2008 ACS Conference Blog: An Anniversary of Artisanal Flavor

7:00am — Breakfast, which included a hunk of Constant Bliss from Baley Hazen; they offered yogurt, but it was LITE Dannon cups…ouch! We met in the Grand Ballroom of the Chicago Hilton, which is over-the-top ornate with ten crystal chandelliers, gilding on the extensive plaster work, ruffled dra[es, and a real mezzanine balcony overlooking the floor.

8:00am — Alison Hooper, President of the ACS and owner of Vermont Butter and Cheese welcomed us, together with the Chicago director of cultural affairs who brought greetings from Mayor Daley.

8:30am — We watched the “Looking Back Looking Forward” documentary. The take home message: “It’s all about the cheesemakers!” Yea!

9:00am — A round-table talk about Then and Now with Christine Hyatt, Ricki Carroll, Allison Hooper, and Paula Lambert. In response to a question about getting cheesemakers more training, Allison Hooper gave a “shout out” to the Maine Cheese Guild for our education programs, including our arrangement for a cheese focused trip to France in 2009!

10:15am — Understanding Butter Flavor and the Butter Consumer with MaryAnne Drake from North Caroline State University (including a tasting). This was an intense dive into the world of scientific product evaluation from a taste perspective, focusing on butter. We learned about the difference between consumer testing and flavor analysis using trained experts. We learned that, in terms of flavor, “cheese shouts, but butter whispers”, and we learned that most butter in storage suffers from attracting Volitile Organic Compounds that add a stale “refrigerator” flavor, rather than actually going “rancid” and that wrapping butter in foil helps to prevent this. We finished with a tasting of five very different butters. Yum.
Marc Druart Spins A Tale Of Coagulation 1:45pm — Demystifying Rennet and Coagulants which was supposed to be with Paul Kindstedt from VIAC, but he was stuck at an airport on the East Coast, so Marc Druart filled in with his familiar humor and vivacity, together with candy for people with questions. Despite the short notice for filling in (one hour!) he “happened” to have a coagulant slide show on his computer, and together with Dave Potter from DCI, they gave a very illuminating presentation on the mystery of coagulation, primarily with rennet. They explained (down to the chemical details) the differences between the various animal, microbial (GMO and non-GMO), and true vegetable (cardoon, fig sap, etc.) rennets, and how their use (and misuse) can affect cheeses at all stages of production.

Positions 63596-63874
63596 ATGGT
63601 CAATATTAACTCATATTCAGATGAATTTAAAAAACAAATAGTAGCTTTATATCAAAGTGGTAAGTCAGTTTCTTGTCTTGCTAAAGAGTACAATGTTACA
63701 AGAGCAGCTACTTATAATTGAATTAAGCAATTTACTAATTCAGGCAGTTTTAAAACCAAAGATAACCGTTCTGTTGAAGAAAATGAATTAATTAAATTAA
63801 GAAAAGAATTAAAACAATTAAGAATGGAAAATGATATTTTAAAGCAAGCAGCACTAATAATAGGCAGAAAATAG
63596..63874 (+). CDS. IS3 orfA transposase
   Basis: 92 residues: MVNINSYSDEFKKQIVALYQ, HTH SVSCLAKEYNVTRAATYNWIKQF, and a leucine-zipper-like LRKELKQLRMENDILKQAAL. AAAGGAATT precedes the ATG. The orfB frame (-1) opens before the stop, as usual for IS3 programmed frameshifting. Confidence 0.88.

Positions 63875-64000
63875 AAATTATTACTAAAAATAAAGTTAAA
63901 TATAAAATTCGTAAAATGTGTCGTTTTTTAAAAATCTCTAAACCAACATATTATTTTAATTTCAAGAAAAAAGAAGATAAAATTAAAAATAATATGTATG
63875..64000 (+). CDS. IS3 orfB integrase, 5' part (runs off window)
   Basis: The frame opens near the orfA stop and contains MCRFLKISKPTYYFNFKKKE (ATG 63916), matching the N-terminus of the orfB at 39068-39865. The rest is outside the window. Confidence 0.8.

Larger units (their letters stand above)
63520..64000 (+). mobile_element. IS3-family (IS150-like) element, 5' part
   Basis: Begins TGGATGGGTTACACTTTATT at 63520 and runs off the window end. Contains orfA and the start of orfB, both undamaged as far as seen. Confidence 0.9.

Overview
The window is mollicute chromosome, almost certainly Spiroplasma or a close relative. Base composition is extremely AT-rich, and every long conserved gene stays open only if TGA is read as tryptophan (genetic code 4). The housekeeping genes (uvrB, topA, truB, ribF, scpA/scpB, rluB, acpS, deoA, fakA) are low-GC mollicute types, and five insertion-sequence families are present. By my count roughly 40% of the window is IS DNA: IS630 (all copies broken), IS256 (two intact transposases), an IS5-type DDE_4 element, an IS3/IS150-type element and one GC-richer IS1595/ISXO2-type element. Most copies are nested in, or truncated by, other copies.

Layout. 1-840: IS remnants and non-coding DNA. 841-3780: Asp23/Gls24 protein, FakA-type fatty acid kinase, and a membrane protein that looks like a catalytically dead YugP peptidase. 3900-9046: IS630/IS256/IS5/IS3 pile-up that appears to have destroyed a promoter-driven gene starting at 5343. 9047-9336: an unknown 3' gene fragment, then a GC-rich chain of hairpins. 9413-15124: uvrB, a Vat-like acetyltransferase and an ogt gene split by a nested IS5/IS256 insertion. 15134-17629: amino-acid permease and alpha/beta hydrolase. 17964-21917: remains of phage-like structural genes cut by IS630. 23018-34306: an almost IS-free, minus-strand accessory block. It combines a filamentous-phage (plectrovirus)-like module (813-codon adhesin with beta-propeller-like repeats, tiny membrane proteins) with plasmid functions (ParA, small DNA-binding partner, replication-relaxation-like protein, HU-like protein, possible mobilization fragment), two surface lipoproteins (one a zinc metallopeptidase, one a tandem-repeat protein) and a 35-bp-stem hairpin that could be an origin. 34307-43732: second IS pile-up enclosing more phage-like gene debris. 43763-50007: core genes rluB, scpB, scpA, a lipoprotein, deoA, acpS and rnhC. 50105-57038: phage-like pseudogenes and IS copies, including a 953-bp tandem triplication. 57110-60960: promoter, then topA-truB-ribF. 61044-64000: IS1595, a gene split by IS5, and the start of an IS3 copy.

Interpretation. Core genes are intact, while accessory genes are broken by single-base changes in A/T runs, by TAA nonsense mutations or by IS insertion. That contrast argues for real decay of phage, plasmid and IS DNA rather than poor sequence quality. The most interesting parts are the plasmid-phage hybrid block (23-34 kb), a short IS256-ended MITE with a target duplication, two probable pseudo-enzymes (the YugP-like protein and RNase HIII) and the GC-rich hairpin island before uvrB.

Mark and his wife at Meet The Cheesemaker
4:00pm — Meet The Cheesemaker was held in the International Ballroom (ornate by no chandelliers or mezzanine) with 64 different cheese producers showing off their wares, including Mark Whitney from Pineland Farms. I had to be careful not to fill up on cheese before dinner tonight, but I did sample a “few” of the cheeses, concentrating on the Blues (for market research). The most interesting of all the cheeses was Moo Cheese/Lucky Layla Farms from Garland, TX who make traditional Central and South American cheeses and dairy spreads from Guernsey and Jersey cows’s milk. One of their spreads is a “caramel” sauce of milk boiled down until it’s chocolate brown, then sweetened with sugar. I had met Edgar, one of the cheesemakers at Moo Cheese, at lunch and he told me it’s customary to spread the caramel over their fresh cheese (which is pressed and molded). I tried the combination and enjoyed the mix of sweet and fermented flavors. Cheese never ceases to surprise!

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